“You covered Washington for so long,” I asked, “weren’t you ever tempted to go into politics yourself?”
“Once,” he answered. Sixty-five years earlier, when Izzy was in high school, the political “boss” of his class had offered him a place on the editorial board of the school paper ‘his dream job’ in return for campaign help. But whatever temptation Izzy felt was quickly overwhelmed by a wave of nausea and a vow never to approach active politics again.
I respected that sentiment, envied it, felt slightly shamed by it, but didn’t share it. My new work seemed too thrilling to renounce, and I was a natural at the game of politics: at knowing who knew what I needed to know, at absorbing the rhythms of legislative life by walking the halls, at preparing committee hearing questions for my boss that might get picked up by the press, at learning to anticipate his political needs and to use his position to advance my issues too, at succumbing to the lure of the closed room and the subtle power rush that comes from hearing words I wrote come out of someone else’s mouth.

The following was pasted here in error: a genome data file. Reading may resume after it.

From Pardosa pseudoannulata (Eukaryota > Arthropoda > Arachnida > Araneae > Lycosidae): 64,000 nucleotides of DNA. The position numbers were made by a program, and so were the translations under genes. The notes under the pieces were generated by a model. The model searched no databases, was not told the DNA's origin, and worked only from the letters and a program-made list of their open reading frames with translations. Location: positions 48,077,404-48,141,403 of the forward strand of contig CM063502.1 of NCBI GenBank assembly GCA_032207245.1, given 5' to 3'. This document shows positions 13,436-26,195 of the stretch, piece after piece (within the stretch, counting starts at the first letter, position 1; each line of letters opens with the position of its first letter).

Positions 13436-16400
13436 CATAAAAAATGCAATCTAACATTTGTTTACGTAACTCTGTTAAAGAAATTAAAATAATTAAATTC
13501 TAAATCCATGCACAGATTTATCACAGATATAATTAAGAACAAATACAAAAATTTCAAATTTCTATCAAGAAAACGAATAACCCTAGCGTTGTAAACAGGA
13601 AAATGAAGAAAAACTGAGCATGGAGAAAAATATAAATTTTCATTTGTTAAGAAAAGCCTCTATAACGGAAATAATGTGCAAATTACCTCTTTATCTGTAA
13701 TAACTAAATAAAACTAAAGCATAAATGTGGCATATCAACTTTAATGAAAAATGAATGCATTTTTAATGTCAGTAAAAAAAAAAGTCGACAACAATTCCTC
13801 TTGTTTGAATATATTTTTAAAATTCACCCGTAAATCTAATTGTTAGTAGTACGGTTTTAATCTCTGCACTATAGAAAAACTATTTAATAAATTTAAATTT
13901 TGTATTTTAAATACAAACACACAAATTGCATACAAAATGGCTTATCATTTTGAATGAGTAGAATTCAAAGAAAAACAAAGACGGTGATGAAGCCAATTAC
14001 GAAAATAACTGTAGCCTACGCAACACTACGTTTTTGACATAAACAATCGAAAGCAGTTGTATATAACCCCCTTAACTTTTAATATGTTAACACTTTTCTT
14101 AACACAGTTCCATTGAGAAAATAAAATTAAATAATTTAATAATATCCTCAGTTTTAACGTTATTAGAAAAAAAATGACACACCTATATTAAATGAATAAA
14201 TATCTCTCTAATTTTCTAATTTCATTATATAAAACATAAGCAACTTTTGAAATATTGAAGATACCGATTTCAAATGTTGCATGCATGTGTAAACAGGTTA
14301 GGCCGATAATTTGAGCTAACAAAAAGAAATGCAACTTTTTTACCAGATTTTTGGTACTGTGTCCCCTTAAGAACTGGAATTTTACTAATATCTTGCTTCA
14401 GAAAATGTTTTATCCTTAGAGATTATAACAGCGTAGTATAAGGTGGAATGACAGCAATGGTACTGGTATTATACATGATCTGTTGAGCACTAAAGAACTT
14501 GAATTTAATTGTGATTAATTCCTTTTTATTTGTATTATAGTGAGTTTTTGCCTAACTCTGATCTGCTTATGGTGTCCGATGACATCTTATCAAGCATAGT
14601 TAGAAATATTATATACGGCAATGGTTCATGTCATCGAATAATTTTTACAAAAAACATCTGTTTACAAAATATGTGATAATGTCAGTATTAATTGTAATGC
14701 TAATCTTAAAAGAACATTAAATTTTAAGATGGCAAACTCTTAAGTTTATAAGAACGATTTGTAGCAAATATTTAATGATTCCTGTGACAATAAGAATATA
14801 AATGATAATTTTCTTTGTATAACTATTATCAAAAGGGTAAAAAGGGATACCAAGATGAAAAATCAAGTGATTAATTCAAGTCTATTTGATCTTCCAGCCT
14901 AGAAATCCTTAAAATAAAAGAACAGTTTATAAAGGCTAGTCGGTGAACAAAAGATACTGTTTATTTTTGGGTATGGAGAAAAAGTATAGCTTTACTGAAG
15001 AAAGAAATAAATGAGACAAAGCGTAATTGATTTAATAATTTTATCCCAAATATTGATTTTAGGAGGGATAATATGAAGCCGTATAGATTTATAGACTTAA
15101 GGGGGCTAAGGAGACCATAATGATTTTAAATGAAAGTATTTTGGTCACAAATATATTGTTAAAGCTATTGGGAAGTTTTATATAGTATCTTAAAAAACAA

A democracy needs people like Izzy on the outside to keep it honest, but it also needs people on the inside to make it work – people who will play the game for the sake of getting good things done. But you have to be careful. Your first deal is like your first scotch. It burns, might make you feel nauseous. If you’re like Izzy, once is enough. If you’re like me, you get to like it. Then to need it.
All Too Human